Aung San Suu Kyi and Bono joined forces Monday as the Myanmar democracy activist's European tour moved from the home of the Nobel Peace Prize to the land of U2.
The pair spent more than an hour answering questions at an Oslo conference of peace mediators at the end of Mrs. Suu Kyi's four-day visit to Norway. Then they jetted together to the Irish capital, Dublin, for an evening concert in her honor.
Irish Foreign Minister Eamon Gilmore and a trio of children, two of them Myanmar nationals, offered Mrs. Suu Kyi flowers as she arrived at Dublin Airport. Several thousands excited well-wishers, ranging from Irish glitterati to virtually Ireland's entire Myanmar community, awaited her arrival at a dockside Dublin theater.
Mr. Gilmore called the Dublin celebrations, involving actress Vanessa Redgrave and the "Riverdance" troupe, "a wonderful opportunity to demonstrate the warmth and affection in which this remarkable and courageous woman is rightly held by the Irish people."
"I hope that the recent positive developments in Myanmar, including Ms. Suu Kyi's election, herald the real beginning of a new era of peace, democracy and human rights," Mr. Gilmore said.
Bono, who wrote the 2000 hit "Walk On" in praise of Mr. Suu Kyi's long exile from her family and dedicated U2's 2009 world tour to her, had never met her before. He acknowledged he found her a wee bit intimidating.
"I'm star-struck ... but I'm managing to get over it," said the 52-year-old Bono, who donned his trademark yellow-tinted wraparound glasses and high-heeled boots.
Mrs. Suu Kyi, in turn, said Bono had hit the right note with "Walk On," which was written from the point of view of her husband, Michael Aris. Myanmar's military rulers refused to let him see his wife from 1995 to his death from cancer in 1999.
"I like that song, because it's very close to how I feel, that it's up to you to carry on," said Mrs. Suu Kyi, who turns 67 on Tuesday. "It's good if you have supporters; it's good if you have people who are sympathetic and understanding. But in the end, it's your own two legs that have to carry you on."
In Norway, Mrs. Suu Kyi gave two acceptance speeches for awards she received long ago — the Nobel Peace Prize in 1991 and the Rafto Prize in 1990 — and was to embrace more time-delayed honors in Dublin.
At the Dublin concert, called "Electric Myanmar," Bono is scheduled to unveil Amnesty International's top prize, the Ambassador of Conscience, an award for Mrs. Suu Kyi that the singer announced at a Dublin U2 concert in 2009. Mrs. Suu Kyi was finally released from house arrest the following year.
Paul McCartney still rocks as he marks 70th birthday
Paul McCartney can still rock at 70 — what more could a former Beatle want?
He celebrated his birthday in private Monday, perhaps resting up between gigantic gigs this summer, but is showing no sign of slowing down as his music is passed down to generations too young to have seen him in Wings, much less the Beatles.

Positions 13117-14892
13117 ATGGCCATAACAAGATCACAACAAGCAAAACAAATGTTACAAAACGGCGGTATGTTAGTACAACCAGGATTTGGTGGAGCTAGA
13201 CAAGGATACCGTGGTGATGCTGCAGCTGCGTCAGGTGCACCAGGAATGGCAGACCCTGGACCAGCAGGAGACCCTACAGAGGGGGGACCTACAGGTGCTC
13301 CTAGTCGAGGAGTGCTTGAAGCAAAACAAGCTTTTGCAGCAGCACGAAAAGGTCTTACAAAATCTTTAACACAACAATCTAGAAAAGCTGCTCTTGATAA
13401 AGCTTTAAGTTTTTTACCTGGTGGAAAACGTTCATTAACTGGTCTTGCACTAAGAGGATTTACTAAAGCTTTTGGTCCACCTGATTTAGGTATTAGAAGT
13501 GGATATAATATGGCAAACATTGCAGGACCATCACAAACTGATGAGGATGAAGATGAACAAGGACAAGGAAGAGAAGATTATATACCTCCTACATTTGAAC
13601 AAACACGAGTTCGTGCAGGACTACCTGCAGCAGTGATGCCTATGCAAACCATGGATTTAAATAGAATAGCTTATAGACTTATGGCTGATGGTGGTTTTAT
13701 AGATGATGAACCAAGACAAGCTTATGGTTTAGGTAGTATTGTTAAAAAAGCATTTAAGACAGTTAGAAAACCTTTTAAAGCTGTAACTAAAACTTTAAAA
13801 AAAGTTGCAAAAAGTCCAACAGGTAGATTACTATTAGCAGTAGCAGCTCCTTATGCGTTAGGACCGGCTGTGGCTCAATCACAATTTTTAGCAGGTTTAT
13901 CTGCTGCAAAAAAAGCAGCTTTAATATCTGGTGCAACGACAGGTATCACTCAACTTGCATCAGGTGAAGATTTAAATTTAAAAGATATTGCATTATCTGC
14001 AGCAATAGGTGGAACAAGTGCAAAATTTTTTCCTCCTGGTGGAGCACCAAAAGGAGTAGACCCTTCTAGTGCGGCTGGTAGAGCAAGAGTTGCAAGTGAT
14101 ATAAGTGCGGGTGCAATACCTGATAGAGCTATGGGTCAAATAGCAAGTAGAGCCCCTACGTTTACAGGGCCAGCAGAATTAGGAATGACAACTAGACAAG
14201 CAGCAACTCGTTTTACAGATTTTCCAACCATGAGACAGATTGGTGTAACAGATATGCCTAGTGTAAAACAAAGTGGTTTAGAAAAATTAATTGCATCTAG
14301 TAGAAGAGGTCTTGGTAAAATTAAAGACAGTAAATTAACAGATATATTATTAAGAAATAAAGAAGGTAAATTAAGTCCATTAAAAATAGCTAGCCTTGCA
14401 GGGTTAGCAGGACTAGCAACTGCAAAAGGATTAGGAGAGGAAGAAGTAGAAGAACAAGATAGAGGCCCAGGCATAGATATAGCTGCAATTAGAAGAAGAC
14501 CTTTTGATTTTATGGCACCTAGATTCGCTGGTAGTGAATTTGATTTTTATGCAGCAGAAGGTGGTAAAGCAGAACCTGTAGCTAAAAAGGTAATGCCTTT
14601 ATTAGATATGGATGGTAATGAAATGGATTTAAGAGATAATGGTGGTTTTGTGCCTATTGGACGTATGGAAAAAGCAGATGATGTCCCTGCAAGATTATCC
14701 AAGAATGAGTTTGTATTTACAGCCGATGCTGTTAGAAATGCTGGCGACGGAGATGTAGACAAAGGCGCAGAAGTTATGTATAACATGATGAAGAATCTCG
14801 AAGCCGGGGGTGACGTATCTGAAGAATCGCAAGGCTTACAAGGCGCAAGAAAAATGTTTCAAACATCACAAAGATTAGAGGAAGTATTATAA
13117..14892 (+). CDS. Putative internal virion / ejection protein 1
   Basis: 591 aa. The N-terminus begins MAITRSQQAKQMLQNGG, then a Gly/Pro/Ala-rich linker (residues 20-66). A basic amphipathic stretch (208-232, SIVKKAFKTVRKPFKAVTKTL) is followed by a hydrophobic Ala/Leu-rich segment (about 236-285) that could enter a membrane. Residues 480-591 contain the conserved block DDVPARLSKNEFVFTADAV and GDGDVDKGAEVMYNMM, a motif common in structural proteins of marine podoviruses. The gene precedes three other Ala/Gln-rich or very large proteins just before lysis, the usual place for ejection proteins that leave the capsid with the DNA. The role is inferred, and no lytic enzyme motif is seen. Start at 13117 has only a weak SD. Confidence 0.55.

Once a pot-smoking counterculture rebel, "Sir Paul" is very much part of the British establishment now, closing Queen Elizabeth II's Diamond Jubilee concert earlier this month with a mix of favorites that included a raucous "All My Loving," one of the Beatles' first smash hits.
He's also preparing for a featured role closing the London Olympics' opening ceremony on July 27 — just another global audience measuring a billion or more for one of the most popular performers in pop history.
It's been a strong year for Mr. McCartney, who in October took his third wife, dark-haired American heiress Nancy Shevell, closing the book on his failed union and messy divorce from second wife Heather Mills. His first wife, Linda, died of breast cancer in 1998.
John Lennon's widow, Yoko Ono, tweeted birthday wishes to Mr. McCartney on Monday, and singer Paul Weller made a one-day-only digital release of the Beatles' song "Birthday" as a tribute, with proceeds going to charity.
Radiohead pays homage to victim of stage collapse
The drummer for the British rock group Radiohead paid homage Sunday to Scott Johnson, the sound technician killed when an outdoor stage set up in a Toronto park for a group concert collapsed.
"We have all been shattered by the loss of Scott Johnson, our friend and colleague," drummer Phil Selway wrote in a brief statement posted on the group's website.
Mr. Johnson died Saturday when part of the metal-frame stage at Downsview Park collapsed, a Toronto police spokesman said.
Mr. Johnson "was a lovely man, always positive, supportive and funny; a highly skilled and valued member of our great road crew. We will miss him very much.
"Our thoughts and love are with Scott's family and all those close to him," read the message, signed simply "Phil."
The late Mr. Johnson, 33, was a native of Doncaster, England, according to a group spokesman cited by Canadian media.
The Saturday accident occurred about 3½ hours before the show was to start.
The concert was canceled, and officials opened a probe into the cause of the accident. Contrary to early speculation, there were no strong gusts of wind at the time the stage collapsed.
• Compiled from Web and wire reports